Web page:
We only children don’t always make sense, you know.
When I saw him in Wuthering Heights (1939), he was completely forgiven for allowing Marilyn Monroe to completely upstage him in The Prince and the Showgirl (kind of hard to believe this was the same actor!).
The more I read about the two stars, the more fascinating I found them to be. I marveled (and marvel) at the fact that, in spite of battling Vivien’s mental illness – a battle loved ones face as surely as the victim does – they managed to maintain such wonderful careers. They faced the music, so to speak, in spite of the symphony raging in their own lives.
I am perfectly astounded by the strength this HAD to have taken. I’d say that it also took its toll on both of them – they were, after all, only human and humans have their breaking points.
The journey that took place between the time they came together and the time they could no longer stay that way is the stuff of legends and in the right hands (Stephen Galloway, to a tee), it makes for a fascinating, spellbinding story.
Probably 200 times during the book, I would close the book simply to process what I had just read. Whether it was a wonderful quote by Laurence Olivier, a compelling observation by the author, or a story that involved another star (Marlon Brando, Clark Gable, Olivia de Havilland, Merle Oberon…) I kept finding myself in the position of wanting to pause and reflect on what I had just mentally experienced. To sit and chew on it for a minute, as we might say in Kentucky.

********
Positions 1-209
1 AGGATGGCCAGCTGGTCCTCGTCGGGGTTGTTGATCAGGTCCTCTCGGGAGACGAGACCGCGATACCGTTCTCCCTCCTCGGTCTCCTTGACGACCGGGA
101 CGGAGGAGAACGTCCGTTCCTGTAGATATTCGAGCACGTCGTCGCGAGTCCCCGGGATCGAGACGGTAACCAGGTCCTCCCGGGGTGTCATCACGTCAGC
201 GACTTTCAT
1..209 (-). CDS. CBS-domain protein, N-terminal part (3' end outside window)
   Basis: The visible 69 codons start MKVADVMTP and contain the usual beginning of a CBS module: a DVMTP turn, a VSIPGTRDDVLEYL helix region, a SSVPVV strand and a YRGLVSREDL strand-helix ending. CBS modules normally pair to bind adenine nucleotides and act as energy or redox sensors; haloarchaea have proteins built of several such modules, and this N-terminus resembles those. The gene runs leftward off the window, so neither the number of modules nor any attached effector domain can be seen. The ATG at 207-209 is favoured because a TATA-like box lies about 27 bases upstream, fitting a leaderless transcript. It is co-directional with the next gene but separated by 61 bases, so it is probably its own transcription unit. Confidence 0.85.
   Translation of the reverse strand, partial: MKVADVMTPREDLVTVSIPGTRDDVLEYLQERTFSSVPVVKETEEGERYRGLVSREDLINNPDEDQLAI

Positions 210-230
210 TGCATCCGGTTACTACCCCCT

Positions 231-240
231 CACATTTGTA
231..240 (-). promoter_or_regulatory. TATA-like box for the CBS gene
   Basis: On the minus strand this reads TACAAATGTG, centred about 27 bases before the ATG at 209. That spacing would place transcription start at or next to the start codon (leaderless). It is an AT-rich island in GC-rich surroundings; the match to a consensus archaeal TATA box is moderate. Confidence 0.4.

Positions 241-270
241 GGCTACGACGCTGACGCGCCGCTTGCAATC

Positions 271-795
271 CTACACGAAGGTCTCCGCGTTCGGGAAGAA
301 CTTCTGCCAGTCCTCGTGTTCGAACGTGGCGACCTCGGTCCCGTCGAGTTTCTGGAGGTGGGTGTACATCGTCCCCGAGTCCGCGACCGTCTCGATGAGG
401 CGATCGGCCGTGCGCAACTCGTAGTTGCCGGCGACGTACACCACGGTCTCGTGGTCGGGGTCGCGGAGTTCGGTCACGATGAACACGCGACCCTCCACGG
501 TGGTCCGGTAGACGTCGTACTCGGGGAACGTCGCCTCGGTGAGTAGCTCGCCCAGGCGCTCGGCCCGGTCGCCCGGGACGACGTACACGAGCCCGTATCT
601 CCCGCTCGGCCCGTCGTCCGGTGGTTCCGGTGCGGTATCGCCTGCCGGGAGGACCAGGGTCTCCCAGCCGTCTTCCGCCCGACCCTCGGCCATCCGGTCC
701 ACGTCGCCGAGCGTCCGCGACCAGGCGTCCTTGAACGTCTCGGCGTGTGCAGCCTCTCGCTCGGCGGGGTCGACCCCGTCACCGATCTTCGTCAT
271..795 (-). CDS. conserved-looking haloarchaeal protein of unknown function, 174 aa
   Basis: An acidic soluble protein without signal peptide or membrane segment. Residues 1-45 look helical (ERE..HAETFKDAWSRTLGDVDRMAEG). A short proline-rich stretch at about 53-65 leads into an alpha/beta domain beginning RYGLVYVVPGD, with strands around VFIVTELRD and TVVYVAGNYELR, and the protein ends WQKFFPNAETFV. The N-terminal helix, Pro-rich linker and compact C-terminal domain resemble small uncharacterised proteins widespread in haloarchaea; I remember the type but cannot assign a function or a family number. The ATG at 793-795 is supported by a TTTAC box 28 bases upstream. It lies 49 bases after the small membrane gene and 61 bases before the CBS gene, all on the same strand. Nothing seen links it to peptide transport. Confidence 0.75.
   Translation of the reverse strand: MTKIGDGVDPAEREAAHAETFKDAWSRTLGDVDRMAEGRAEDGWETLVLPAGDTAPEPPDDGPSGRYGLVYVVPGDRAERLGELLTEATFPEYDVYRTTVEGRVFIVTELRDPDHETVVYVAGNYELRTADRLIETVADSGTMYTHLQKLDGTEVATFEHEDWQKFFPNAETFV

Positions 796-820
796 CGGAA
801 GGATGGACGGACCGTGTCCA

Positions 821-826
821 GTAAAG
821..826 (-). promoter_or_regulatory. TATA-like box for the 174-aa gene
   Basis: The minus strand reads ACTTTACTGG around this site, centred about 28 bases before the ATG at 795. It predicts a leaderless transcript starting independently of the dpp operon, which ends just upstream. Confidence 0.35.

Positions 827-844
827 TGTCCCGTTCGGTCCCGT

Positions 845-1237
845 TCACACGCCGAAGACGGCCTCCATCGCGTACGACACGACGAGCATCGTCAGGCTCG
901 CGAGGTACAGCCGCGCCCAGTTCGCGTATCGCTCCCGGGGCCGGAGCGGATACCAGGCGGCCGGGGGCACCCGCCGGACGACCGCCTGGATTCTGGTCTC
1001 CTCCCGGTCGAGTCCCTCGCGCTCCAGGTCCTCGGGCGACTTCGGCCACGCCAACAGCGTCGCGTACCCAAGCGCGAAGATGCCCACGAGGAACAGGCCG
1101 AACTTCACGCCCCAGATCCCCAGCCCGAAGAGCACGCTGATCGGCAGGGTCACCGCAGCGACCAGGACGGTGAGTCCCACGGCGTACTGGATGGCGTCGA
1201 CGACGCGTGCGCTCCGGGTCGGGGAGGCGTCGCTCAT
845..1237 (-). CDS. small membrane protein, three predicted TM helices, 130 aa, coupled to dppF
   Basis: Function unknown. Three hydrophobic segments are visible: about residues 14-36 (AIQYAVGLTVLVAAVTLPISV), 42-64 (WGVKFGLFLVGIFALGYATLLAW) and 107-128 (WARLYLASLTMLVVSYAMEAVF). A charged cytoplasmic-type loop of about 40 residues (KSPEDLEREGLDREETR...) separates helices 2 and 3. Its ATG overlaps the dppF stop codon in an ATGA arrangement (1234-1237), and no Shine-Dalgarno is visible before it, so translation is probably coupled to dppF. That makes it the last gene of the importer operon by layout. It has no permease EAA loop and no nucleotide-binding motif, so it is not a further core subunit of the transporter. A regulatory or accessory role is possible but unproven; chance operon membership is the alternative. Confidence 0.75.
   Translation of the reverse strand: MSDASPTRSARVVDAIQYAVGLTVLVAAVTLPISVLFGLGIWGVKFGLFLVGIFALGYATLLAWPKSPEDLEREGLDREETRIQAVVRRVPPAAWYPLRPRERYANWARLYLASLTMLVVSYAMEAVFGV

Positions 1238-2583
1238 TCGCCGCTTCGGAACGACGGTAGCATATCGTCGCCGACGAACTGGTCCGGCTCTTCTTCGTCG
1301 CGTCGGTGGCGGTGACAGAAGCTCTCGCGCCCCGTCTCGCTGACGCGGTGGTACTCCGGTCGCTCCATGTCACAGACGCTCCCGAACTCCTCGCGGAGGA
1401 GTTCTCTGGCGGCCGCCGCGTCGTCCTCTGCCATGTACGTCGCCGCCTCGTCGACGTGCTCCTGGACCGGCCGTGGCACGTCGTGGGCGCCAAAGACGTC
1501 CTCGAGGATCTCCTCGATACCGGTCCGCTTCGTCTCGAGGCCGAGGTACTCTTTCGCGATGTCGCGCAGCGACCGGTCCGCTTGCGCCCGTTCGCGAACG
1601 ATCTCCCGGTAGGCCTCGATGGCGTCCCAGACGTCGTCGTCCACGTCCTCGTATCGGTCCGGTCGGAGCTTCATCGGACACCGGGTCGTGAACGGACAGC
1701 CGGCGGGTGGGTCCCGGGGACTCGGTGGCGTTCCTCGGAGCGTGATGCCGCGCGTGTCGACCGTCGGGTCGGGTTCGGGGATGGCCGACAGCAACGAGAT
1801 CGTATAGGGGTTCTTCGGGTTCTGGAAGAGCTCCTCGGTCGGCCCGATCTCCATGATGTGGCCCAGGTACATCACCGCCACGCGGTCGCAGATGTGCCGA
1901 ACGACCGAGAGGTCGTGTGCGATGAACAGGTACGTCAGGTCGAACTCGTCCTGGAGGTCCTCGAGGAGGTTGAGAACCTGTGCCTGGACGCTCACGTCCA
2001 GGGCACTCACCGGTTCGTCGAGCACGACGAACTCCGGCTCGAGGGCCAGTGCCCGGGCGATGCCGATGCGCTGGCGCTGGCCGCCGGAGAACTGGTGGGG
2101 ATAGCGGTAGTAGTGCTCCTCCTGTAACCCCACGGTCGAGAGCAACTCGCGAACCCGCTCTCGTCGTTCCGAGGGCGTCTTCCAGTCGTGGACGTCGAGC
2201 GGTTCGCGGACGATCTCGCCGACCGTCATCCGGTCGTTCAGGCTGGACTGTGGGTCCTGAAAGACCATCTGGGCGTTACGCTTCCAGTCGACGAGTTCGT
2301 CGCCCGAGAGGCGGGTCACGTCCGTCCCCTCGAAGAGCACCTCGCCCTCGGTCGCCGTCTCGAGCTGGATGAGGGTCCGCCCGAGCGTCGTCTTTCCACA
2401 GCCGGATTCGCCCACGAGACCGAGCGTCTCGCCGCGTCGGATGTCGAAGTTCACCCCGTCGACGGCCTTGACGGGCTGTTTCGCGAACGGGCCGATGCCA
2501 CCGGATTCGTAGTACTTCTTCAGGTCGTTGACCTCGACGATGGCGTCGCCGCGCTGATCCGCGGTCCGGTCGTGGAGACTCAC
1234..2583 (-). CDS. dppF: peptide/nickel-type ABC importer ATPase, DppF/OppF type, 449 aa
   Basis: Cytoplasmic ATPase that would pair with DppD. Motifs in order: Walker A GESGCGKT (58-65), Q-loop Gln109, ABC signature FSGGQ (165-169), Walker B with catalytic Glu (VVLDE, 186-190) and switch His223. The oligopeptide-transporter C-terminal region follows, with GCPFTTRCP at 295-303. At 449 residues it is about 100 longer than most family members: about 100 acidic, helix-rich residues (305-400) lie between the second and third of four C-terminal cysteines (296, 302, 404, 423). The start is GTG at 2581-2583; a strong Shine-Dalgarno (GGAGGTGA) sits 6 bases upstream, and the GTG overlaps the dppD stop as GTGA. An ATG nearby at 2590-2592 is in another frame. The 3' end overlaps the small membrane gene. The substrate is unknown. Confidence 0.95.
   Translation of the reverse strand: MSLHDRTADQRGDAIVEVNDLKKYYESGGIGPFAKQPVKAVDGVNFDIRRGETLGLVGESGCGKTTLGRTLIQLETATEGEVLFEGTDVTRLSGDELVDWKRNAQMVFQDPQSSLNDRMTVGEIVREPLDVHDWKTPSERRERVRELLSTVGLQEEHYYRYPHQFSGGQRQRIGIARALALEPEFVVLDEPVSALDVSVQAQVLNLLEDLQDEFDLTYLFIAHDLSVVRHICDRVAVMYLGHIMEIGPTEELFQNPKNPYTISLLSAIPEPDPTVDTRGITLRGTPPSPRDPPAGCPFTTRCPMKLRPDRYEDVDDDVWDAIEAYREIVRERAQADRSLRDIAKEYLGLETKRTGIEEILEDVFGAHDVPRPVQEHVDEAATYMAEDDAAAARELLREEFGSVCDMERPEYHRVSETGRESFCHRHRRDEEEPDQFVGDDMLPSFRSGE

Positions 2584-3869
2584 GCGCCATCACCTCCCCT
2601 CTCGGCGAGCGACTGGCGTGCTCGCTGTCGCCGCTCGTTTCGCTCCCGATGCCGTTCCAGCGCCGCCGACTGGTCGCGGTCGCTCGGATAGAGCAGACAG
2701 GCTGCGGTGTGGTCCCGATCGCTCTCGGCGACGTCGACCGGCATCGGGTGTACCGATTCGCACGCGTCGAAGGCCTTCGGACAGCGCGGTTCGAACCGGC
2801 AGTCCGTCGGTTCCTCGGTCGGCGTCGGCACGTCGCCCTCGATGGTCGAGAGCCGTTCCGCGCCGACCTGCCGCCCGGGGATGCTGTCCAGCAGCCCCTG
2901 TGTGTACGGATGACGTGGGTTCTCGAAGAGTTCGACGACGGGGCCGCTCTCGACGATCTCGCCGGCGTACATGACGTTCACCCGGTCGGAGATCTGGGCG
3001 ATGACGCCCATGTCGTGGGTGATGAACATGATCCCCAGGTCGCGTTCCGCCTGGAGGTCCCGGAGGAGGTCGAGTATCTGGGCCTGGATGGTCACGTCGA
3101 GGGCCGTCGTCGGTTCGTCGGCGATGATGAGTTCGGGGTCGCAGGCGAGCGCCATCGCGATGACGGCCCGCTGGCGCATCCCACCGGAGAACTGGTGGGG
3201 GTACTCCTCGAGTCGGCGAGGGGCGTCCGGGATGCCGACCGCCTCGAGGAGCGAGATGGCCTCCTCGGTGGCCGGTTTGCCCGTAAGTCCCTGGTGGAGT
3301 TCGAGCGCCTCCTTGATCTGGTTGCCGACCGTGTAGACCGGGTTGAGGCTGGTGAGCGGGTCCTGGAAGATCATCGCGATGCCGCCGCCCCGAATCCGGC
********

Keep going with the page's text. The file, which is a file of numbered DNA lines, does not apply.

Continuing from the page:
Don’t you LOVE it when an author draws you that into the story he or she is sharing? I keep a mental list of books that make me hit pause in this manner and they are, inevitably, the ones I turn to first to reread.
Something I always ask myself, after reading old Hollywood biography or autobiography, is this: Do I like the actress/actor the same, better than, ore less than I did before beginning the book? After reading Truly, Madly, I would say that I am as big a fan of Vivien Leigh’s as I was before the book (I already adored her and I still do). However, with Laurence Olivier, I really didn’t have many feelings one way or another toward him before reading this particular book.
However, I find that I like him a great, great deal now. In fact, I have never had anyone who, after reading a biography, jumped so many leaps and bounds in my mental popularity poll! Was he perfect.. well, heck no.. none of us are. But, by gosh, he was a perfect hoot (throwing a little more Kentucky flavor your way).